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The American Rescue Plan Act (ARPA) of 2021, the third in a massive series of COVID-19 relief packages, provides individuals and businesses with support in the form of direct payments, unemployment benefits, forgivable loans and other policy measures to promote the resumption of normal social and economic activities. ARPA also provides support for states and local government as its largest provision. This article explores some ways ARPA impacts our clients' lives and interests.

ARPA is landmark legislation that, along with COVID-19 relief, includes groundbreaking anti-poverty provisions geared towards children. Tax credits, including an expansion of child tax credits, are the second-largest provision in ARPA and account for $338B over the next ten years.

The legislation's provisions for financial support predominately benefit individuals and businesses hit hardest by the pandemic. This focus may disproportionately include those in lower-income brackets, and many of our clients may not be affected directly. 

However, the legislation's support for vaccinations, testing and social distancing should be of interest to everyone. Moreover, given the sheer size and breadth of the legislation, the spending measures in ARPA may impact our clients meaningfully.

The Biden administration encountered numerous political hurdles in passing ARPA, and had to give up some high-profile Democratic proposals and use the budget reconciliation process to pass the bill. These challenges may signal future challenges in passing other parts of President Biden’s agenda, especially tax increases.

A. ARPA may impact our clients as investors.

Economic Stimulus that is provided by ARPA may be positive for the overall economy and perhaps the companies in which our clients invest. ARPA provides $1.9 trillion to states and local governments, households and businesses, on top of the stimulus provided by the Coronavirus Aid, Relief and Economic Security ("CARES") Act enacted in March 2020. According to the Bureau of Economic Analysis, the $1.9 trillion provided by ARPA amounts to 14% of 2020 GDP and is expected to increase economic demand and GDP growth. GDP growth projections for 2021 are currently at 5.6%, according to Bloomberg, the highest since 1984.

Inflation Risk. Increased government spending and the expected increase in demand resulting from the payments to ARPA's beneficiaries and the economy reopening may create inflationary pressures. The stimulus comes as household savings already total $3.93 trillion as of January 31, 2021, according to Bloomberg.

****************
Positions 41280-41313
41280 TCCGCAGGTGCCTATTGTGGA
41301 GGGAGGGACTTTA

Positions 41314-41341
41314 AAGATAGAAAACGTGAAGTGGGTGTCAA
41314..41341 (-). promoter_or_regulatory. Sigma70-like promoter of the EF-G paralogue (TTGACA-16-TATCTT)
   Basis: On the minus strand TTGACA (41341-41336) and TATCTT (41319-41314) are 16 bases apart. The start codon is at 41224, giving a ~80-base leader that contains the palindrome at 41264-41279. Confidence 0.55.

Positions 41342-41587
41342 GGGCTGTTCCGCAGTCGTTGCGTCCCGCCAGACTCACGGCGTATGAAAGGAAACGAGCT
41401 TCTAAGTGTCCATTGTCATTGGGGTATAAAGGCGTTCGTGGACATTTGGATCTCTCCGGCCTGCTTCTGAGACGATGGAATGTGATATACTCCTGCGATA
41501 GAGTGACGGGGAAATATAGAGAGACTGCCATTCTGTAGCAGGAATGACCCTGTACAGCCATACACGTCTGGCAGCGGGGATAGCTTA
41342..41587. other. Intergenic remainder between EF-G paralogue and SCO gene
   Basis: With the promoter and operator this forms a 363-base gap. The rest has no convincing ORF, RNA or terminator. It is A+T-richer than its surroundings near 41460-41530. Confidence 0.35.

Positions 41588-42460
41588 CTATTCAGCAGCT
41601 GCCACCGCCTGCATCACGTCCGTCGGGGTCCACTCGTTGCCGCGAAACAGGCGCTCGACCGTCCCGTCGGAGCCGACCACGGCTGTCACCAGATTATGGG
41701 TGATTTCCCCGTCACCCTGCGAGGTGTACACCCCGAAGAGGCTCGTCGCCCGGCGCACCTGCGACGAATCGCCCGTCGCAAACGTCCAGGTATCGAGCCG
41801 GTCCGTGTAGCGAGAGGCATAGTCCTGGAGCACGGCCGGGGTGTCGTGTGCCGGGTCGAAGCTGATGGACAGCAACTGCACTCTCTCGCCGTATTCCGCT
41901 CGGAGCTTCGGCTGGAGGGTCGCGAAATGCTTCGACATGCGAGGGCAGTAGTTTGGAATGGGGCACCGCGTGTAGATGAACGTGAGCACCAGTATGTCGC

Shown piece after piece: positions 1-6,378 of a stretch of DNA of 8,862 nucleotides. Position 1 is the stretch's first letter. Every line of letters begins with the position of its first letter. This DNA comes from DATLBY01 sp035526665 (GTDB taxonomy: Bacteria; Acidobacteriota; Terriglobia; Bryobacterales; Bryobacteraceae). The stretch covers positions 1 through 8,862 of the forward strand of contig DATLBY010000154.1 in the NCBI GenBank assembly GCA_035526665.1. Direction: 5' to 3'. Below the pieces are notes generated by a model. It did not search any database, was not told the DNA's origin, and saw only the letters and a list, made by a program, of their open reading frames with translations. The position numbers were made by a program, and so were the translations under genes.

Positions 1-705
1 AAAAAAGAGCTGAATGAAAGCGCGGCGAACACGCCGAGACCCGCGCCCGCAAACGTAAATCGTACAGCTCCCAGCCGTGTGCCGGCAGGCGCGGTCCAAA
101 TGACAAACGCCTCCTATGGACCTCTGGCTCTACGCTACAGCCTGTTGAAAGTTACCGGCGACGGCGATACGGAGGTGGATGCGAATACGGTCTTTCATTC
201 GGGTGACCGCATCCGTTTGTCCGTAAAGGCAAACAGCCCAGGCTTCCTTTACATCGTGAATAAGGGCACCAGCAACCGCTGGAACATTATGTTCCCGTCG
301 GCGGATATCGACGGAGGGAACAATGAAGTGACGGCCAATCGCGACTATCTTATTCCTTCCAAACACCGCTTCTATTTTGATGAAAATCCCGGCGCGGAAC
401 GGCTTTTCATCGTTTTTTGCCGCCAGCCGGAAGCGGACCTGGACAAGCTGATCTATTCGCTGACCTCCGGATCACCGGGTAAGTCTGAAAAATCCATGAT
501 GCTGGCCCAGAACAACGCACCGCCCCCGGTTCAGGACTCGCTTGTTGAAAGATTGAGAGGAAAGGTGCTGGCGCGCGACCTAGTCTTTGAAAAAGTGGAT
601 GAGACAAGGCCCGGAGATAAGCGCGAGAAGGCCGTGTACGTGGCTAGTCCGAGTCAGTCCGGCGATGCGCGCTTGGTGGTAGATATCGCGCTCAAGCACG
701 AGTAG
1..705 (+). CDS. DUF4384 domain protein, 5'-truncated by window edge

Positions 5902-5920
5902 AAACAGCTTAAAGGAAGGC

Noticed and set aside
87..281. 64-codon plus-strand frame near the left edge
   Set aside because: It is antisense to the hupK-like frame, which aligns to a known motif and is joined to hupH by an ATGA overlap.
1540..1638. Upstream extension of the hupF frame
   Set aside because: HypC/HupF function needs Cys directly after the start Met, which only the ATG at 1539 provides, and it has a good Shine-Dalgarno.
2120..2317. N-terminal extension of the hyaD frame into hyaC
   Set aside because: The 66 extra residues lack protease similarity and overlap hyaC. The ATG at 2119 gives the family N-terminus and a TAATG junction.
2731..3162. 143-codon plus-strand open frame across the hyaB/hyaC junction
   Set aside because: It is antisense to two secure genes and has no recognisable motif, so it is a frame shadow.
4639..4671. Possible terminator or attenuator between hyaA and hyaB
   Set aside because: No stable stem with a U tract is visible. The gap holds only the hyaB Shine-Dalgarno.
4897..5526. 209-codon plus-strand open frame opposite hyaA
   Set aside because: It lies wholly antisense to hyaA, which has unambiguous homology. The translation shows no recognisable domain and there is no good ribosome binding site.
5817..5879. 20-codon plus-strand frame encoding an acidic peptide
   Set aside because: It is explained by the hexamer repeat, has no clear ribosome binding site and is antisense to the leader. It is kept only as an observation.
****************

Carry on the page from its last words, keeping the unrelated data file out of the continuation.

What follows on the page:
That figure is nearly three times the yearly average of $1.03 trillion for the decade between 2010 and 2019. The stimulus, high household savings and pent-up demand may increase the risk of overheating the economy. Inflation could also lead to higher interest rates, which would impact the performance of many asset classes.

ARPA supports a broad set of initiatives and puts greater emphasis on individual, state and local government relief.

Estimated 10-year cumulative outlays of major federal Coronavirus relief bills.

arpa chart

B. ARPA may affect some of our clients as business owners and taxpayers.

Extension of Paycheck Protection Program (PPP) Loans and Employee Retention Credits. The additional funding for the PPP program and payroll credits can serve as an important source of cash flow to help businesses retain employees and cover other fixed costs necessary to stay in business. Additionally, ARPA sets aside funds for restaurant and events venues, which have been especially hit hard by the pandemic.

Business Tax Provisions. ARPA includes tax changes to generate some revenue, giving us a preview of changes to come and underscoring that Biden and the Democratic leadership in Congress need to raise revenue to carry out their agenda. In ARPA, Congress made some discreet and largely unnoticed tax changes targeting deductions affecting a narrow class of taxpayers, including large international corporations, highly paid executives, and owners of pass-through businesses. These tax provisions are small compared to the large-scale tax increases Biden has proposed and which are expected in a subsequent round of legislation.

Extended Limits on Deductions for Excess Losses. The $500,000 limit on the deduction of excess losses from unincorporated businesses is extended to the end of 2026 from the end of 2025, in part to pay for the suspension of these deduction limits in 2020 as a result of COVID-19. The extended limitation may impact many of our high-earning clients who own businesses through pass-through entities such as LLCs and have significant tax losses in excess of $500,000.

Enhanced Limits on Deductions for Executive Compensation. ARPA expands the number of employees covered by the limitations on deductions for executive compensation above $1 million. The limits will apply to compensation paid to 10 highly compensated employees rather than five as under previous law.